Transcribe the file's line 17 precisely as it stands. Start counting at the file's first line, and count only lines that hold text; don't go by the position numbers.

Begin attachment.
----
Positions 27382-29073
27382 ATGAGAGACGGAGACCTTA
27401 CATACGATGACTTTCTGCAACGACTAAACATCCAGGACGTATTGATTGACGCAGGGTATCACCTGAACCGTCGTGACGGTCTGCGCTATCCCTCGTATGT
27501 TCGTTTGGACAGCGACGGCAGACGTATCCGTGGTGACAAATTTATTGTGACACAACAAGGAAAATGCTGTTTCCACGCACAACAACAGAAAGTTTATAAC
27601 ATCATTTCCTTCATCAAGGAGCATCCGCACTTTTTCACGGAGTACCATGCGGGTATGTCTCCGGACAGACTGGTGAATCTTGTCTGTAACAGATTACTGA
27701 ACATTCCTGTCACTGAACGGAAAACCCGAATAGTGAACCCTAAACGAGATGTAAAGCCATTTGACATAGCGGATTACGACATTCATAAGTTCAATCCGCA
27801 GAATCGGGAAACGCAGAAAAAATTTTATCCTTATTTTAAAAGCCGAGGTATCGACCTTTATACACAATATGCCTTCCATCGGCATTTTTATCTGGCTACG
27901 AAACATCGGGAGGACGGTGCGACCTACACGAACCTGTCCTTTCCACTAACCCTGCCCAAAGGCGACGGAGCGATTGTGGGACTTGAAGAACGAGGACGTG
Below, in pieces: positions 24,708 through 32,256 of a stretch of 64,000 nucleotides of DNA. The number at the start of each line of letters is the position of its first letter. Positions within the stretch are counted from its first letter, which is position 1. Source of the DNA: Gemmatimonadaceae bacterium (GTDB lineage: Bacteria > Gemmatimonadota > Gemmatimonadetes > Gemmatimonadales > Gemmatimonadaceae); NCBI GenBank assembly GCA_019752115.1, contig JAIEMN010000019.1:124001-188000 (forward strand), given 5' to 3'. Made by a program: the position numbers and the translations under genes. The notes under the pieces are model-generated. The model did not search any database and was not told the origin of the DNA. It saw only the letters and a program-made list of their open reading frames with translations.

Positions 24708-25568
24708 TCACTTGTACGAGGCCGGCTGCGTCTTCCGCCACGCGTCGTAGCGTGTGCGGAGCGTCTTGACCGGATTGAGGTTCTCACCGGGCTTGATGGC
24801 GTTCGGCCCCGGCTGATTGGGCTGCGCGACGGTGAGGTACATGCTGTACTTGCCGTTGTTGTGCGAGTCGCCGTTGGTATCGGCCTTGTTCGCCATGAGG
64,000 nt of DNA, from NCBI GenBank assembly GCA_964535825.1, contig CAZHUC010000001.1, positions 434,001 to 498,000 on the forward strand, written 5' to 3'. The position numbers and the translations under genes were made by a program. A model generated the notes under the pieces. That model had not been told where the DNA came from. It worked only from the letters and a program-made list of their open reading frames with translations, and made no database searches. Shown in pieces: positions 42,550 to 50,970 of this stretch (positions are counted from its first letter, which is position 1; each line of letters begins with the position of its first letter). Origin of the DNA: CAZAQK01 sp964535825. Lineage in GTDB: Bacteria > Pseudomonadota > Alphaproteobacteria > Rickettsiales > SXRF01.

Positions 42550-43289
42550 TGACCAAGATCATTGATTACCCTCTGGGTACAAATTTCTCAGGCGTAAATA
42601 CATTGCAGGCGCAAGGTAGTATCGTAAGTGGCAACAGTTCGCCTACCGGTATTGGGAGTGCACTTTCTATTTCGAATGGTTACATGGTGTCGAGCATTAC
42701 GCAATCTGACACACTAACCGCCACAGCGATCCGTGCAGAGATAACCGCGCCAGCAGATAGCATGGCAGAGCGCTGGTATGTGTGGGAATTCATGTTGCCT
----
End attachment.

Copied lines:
42701 GCAATCTGACACACTAACCGCCACAGCGATCCGTGCAGAGATAACCGCGCCAGCAGATAGCATGGCAGAGCGCTGGTATGTGTGGGAATTCATGTTGCCT